```
% site-data vn=3.0 fast io=15 nbas=16 alat=11.82540057 plat= 1.00496473 0.0 0.0 0.00024653 0.9953719 0.0 0.0223297 -0.0000584 1.0183501
# pos
Cs 0.5238550 0.4975648 0.5289579
Pb -0.0336829 -0.0002003 0.9843686
I -0.1007007 0.4975195 0.0129042
I -0.0804758 -0.0001690 0.4726700
I 0.4549649 -0.0001821 0.9282127
E 0.4217061 -0.0000008 0.4664323
E -0.0160774 0.4975539 0.4836709
E 0.4451329 0.4976335 0.9997768
E1 -0.3508811 0.2180172 0.2044577
E1 -0.3509509 -0.2183507 0.2045600
E1 0.2004869 0.2553894 0.2279732
E1 0.2002804 -0.2556073 0.2282405
E1 0.1967869 -0.2731194 0.7477251
E1 0.1969437 0.2729484 0.7477949
E1 -0.2615046 -0.2467878 0.7555042
E1 -0.2614808 0.2464068 0.7555879
```

Copy the contents of the box below to file *ctrl.cspbi*. It is the input (*ctrl*) file for this system.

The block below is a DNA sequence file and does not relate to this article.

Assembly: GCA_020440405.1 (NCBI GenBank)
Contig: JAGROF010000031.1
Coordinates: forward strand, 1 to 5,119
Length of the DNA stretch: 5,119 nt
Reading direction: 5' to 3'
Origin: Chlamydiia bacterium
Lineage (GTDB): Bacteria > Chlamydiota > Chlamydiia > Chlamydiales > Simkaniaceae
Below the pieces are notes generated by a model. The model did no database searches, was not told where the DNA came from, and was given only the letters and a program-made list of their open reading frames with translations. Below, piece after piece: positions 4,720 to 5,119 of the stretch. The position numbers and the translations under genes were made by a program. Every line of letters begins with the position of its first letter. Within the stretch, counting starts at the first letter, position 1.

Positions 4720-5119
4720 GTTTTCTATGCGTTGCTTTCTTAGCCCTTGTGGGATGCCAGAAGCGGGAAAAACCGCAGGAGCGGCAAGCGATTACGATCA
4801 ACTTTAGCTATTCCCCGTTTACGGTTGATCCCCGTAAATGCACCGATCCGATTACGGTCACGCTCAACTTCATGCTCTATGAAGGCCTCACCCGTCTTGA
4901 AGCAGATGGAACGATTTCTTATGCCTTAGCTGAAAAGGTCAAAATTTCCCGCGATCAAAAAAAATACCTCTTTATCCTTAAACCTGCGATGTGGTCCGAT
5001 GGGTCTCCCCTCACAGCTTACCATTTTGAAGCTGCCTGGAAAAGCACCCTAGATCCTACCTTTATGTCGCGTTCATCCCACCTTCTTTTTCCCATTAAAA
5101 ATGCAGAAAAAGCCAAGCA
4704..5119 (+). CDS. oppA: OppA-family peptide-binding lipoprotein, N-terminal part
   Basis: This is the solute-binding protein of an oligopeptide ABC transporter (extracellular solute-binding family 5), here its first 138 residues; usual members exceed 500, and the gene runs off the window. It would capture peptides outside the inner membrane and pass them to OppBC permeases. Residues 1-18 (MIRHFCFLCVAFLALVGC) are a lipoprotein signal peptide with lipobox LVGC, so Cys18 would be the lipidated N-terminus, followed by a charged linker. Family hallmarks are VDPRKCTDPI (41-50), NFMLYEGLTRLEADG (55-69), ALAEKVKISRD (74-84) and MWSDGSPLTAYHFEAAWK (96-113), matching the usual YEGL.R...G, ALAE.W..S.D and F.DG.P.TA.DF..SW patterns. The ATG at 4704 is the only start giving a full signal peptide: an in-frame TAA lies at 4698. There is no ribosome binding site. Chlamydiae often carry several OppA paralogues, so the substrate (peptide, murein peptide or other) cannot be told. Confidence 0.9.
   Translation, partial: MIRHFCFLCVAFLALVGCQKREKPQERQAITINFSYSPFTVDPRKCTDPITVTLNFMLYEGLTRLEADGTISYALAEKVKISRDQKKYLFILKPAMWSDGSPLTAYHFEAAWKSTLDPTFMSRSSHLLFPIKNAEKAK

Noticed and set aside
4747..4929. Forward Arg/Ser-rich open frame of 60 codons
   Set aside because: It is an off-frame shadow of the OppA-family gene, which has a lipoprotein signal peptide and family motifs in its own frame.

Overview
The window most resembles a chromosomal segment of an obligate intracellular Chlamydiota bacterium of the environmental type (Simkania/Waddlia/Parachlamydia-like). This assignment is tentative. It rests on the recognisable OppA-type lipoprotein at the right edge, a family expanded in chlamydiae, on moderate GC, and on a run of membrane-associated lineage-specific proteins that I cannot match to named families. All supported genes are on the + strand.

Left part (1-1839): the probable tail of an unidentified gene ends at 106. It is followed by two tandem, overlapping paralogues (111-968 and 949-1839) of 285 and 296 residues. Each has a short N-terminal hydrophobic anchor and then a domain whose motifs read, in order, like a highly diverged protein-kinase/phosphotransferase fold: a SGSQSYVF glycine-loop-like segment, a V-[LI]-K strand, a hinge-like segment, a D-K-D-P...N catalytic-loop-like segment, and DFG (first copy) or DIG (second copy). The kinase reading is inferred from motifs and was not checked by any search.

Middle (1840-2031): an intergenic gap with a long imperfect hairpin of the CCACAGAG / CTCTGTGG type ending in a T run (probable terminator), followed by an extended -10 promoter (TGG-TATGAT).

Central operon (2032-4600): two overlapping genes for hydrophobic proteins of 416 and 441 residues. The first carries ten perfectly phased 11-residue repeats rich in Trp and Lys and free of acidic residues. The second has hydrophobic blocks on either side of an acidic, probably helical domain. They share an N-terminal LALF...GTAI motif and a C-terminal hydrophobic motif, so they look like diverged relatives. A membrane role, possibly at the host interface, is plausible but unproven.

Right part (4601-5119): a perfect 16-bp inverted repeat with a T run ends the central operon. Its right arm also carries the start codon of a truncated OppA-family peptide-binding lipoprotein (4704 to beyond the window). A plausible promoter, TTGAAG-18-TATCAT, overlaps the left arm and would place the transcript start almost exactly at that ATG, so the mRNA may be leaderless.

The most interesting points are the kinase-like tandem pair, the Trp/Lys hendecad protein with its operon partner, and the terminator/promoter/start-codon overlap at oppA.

```
# Autogenerated from init.cspbi using:
# blm --asa --gf --nk=8,8,8 --nl=3 --omax=0.16,0.21,0.25 --wsrmax=3.3 --rdsite --noshorten --nfile --wsite cspbi
# Variables entering into expressions parsed by input
% const nit=10 asa=t
% const met=(asa?1:5)
% const so=0 nsp=so?2:1
% const lxcf=2 lxcf1=0 lxcf2=0 # for PBE use: lxcf=0 lxcf1=101 lxcf2=130
% const ccor=T twoc=F sx=0 gamma=sx scr=4 # ASA-specific
% const gf=1 nz=16 ef=-.238 c3=t pgf=0 sparse=0 # lmgf-specific variables
% const nk1=8 nk2=nk1 nk3=nk2 beta=.3
VERS LM:7 ASA:7 # FP:7
IO SHOW=f HELP=f IACTIV=f VERBOS=35,35 OUTPUT=*
EXPRESS
# Lattice vectors and site positions
%ifdef file>=1
file= site{file}
%endif
file= site
# Self-consistency
nit= {abs(nit)} # Maximum number of iterations
mix= B2,b={beta},k=7 # Charge density mixing parameters
conv= 1e-5 # Convergence tolerance (energy)
convc= 3e-5 # tolerance in RMS (output-input) density
# Brillouin zone
nkabc= {nk1},{nk2},{nk3} # 1 to 3 values
metal= {met} # Management of k-point integration weights in metals
# Potential
nspin= {nsp} # 2 for spin polarized calculations
so= {so} # 1 turns on spin-orbit coupling
xcfun= {lxcf},{lxcf1},{lxcf2} # set lxcf=0 for libxc functionals